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Cedar Lake's 360 Installation | photo: Darrell Wood Cedar Lake's 360º Installation | photo: Darrell Wood

REVIEW: Cedar Lake Contemporary Ballet Intensive Students Perform 360º Installation

Last night, students of the Cedar Lake Contemporary Ballet summer 2011 Intensive Program,  performed in an interactive installation piece entitled 360º at Cedar Lake’s homebase in NYC. Drew Jacoby and I joined the audience, circling the action rather than in rows of neat seats. In the current performance trend of audience free-flow, the installation directed viewers to and from five different stage spaces, making the experience somewhat of a choose-your-own-adventure, as dancing occured simultaneously in opposite directions. Because this is still a performance, and we have all been trained how to react, we do not “move freely” as the marketing for the show suggests, but we do pick our own angle on the scene presented, and we wait to be directed to move.  In the first room of the installation, we find white fabric hung from the ceiling, dancers wrapped up inside, twisting, swinging, and hanging. The space was lit by a futuristic video projection on one wall, its echoes on the dancers faces below it. Four white boxes marked the corners of the “stage”  where dancers stood and watched each other, moving every so often to arrange a set of numbers scattered on the ground. Immediately, I am captured by the dancer directly in front of me, who catches my gaze and in slow motion, delicately picks up a set of numbers and places them on her box. Her hair is braided in corn rows and she is adorned with a sheer costume with one streak of bright neon pink. When she and her companions finish their section, they simply walk out of the space, which we take as our cue to follow. Just like at the 42nd Street subway station, we slowly corral ourselves into a corridor with the rest of the watchers.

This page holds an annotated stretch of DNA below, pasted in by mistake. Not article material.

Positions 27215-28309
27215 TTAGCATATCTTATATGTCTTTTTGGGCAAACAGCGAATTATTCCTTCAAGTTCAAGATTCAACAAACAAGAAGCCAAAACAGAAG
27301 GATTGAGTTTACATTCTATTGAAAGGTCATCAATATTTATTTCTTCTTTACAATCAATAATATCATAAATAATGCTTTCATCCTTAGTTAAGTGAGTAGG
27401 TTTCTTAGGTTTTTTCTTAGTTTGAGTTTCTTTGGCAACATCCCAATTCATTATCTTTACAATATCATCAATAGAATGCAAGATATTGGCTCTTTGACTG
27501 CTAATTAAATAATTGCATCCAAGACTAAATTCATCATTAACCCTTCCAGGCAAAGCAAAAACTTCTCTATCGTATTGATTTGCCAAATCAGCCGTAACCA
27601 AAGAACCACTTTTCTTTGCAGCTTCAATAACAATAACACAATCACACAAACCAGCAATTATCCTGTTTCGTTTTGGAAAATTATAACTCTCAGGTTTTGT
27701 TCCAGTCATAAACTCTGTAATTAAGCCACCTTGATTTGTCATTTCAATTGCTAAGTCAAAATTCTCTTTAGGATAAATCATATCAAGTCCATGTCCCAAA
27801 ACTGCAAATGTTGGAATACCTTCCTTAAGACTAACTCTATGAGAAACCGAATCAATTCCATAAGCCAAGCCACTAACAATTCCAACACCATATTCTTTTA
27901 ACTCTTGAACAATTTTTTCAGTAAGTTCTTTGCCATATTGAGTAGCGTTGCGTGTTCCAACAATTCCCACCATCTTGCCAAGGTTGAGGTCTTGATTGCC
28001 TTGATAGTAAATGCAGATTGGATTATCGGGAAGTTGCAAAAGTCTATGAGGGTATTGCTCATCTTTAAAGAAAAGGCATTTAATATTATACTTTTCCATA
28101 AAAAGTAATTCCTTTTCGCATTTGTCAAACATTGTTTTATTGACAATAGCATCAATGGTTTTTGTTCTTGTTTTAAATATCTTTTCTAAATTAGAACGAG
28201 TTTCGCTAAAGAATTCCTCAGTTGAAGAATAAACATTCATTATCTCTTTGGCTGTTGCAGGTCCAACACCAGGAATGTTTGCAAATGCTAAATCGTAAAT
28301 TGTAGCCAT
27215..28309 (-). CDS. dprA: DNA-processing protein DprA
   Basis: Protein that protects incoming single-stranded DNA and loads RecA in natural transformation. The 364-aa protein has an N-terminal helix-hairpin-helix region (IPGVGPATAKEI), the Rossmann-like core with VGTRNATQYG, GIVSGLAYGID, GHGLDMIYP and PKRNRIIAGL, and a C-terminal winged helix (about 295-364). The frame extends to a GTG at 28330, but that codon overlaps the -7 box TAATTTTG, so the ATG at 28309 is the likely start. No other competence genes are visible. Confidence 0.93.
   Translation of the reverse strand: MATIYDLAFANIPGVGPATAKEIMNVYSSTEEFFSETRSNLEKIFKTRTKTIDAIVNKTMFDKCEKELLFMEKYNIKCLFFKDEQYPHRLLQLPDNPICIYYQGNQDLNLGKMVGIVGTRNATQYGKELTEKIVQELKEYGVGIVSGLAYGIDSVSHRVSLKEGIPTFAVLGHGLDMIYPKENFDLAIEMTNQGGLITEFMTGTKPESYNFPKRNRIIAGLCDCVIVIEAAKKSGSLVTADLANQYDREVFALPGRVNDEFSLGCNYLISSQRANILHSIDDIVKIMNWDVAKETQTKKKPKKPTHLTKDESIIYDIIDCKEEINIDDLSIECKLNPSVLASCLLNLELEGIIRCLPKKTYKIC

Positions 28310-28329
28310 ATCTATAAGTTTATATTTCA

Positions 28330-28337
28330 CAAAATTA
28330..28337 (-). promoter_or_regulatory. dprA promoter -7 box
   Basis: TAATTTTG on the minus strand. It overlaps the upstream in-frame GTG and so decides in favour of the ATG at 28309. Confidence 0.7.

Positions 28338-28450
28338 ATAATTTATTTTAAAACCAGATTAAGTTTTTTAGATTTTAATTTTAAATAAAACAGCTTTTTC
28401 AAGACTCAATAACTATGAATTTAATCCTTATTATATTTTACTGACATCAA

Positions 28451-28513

Photo from CLCB Installation Performance